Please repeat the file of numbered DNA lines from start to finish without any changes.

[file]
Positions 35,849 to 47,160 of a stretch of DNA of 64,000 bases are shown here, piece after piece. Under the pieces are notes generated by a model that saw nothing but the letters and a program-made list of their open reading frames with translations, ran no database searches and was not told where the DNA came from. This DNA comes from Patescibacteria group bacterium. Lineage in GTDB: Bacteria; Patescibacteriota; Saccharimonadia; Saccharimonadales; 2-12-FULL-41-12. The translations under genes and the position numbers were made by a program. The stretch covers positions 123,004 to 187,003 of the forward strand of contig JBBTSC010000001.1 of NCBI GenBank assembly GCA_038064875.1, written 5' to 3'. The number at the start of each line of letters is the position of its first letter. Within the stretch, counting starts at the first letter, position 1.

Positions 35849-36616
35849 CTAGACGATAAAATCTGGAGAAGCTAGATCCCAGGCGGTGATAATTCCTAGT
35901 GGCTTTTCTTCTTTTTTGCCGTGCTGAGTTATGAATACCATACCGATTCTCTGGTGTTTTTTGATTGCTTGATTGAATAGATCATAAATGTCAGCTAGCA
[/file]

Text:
Positions 35,849 to 47,160 of a stretch of DNA of 64,000 bases are shown here, piece after piece. Under the pieces are notes generated by a model that saw nothing but the letters and a program-made list of their open reading frames with translations, ran no database searches and was not told where the DNA came from. This DNA comes from Patescibacteria group bacterium. Lineage in GTDB: Bacteria; Patescibacteriota; Saccharimonadia; Saccharimonadales; 2-12-FULL-41-12. The translations under genes and the position numbers were made by a program. The stretch covers positions 123,004 to 187,003 of the forward strand of contig JBBTSC010000001.1 of NCBI GenBank assembly GCA_038064875.1, written 5' to 3'. The number at the start of each line of letters is the position of its first letter. Within the stretch, counting starts at the first letter, position 1.

Positions 35849-36616
35849 CTAGACGATAAAATCTGGAGAAGCTAGATCCCAGGCGGTGATAATTCCTAGT
35901 GGCTTTTCTTCTTTTTTGCCGTGCTGAGTTATGAATACCATACCGATTCTCTGGTGTTTTTTGATTGCTTGATTGAATAGATCATAAATGTCAGCTAGCA